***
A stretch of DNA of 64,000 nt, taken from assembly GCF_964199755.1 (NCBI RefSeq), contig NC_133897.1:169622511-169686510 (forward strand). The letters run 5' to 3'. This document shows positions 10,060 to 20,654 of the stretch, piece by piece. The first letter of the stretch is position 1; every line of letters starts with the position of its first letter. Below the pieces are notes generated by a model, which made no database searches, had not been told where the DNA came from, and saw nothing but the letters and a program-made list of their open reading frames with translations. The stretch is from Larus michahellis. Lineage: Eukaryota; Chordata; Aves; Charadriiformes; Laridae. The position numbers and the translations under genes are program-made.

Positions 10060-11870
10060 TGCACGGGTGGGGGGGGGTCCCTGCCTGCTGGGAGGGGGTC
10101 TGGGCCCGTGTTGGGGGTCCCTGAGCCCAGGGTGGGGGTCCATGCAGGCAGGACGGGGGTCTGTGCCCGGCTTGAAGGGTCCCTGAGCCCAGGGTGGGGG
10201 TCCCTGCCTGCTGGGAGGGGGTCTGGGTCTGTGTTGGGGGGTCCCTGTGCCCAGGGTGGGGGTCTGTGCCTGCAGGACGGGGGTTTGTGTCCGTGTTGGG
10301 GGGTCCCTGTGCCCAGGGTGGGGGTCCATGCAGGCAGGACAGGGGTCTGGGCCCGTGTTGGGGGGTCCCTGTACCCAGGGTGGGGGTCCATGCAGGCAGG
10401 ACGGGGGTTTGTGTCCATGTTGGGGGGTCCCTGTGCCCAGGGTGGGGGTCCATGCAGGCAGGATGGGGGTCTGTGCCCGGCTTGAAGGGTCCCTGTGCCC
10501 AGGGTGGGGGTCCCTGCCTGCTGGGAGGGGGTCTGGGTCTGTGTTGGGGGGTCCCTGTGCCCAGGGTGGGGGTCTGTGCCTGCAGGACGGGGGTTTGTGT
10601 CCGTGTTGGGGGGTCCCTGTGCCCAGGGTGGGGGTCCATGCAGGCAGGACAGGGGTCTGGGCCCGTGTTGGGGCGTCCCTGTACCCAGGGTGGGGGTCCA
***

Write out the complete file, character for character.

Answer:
A stretch of DNA of 64,000 nt, taken from assembly GCF_964199755.1 (NCBI RefSeq), contig NC_133897.1:169622511-169686510 (forward strand). The letters run 5' to 3'. This document shows positions 10,060 to 20,654 of the stretch, piece by piece. The first letter of the stretch is position 1; every line of letters starts with the position of its first letter. Below the pieces are notes generated by a model, which made no database searches, had not been told where the DNA came from, and saw nothing but the letters and a program-made list of their open reading frames with translations. The stretch is from Larus michahellis. Lineage: Eukaryota; Chordata; Aves; Charadriiformes; Laridae. The position numbers and the translations under genes are program-made.

Positions 10060-11870
10060 TGCACGGGTGGGGGGGGGTCCCTGCCTGCTGGGAGGGGGTC
10101 TGGGCCCGTGTTGGGGGTCCCTGAGCCCAGGGTGGGGGTCCATGCAGGCAGGACGGGGGTCTGTGCCCGGCTTGAAGGGTCCCTGAGCCCAGGGTGGGGG
10201 TCCCTGCCTGCTGGGAGGGGGTCTGGGTCTGTGTTGGGGGGTCCCTGTGCCCAGGGTGGGGGTCTGTGCCTGCAGGACGGGGGTTTGTGTCCGTGTTGGG
10301 GGGTCCCTGTGCCCAGGGTGGGGGTCCATGCAGGCAGGACAGGGGTCTGGGCCCGTGTTGGGGGGTCCCTGTACCCAGGGTGGGGGTCCATGCAGGCAGG
10401 ACGGGGGTTTGTGTCCATGTTGGGGGGTCCCTGTGCCCAGGGTGGGGGTCCATGCAGGCAGGATGGGGGTCTGTGCCCGGCTTGAAGGGTCCCTGTGCCC
10501 AGGGTGGGGGTCCCTGCCTGCTGGGAGGGGGTCTGGGTCTGTGTTGGGGGGTCCCTGTGCCCAGGGTGGGGGTCTGTGCCTGCAGGACGGGGGTTTGTGT
10601 CCGTGTTGGGGGGTCCCTGTGCCCAGGGTGGGGGTCCATGCAGGCAGGACAGGGGTCTGGGCCCGTGTTGGGGCGTCCCTGTACCCAGGGTGGGGGTCCA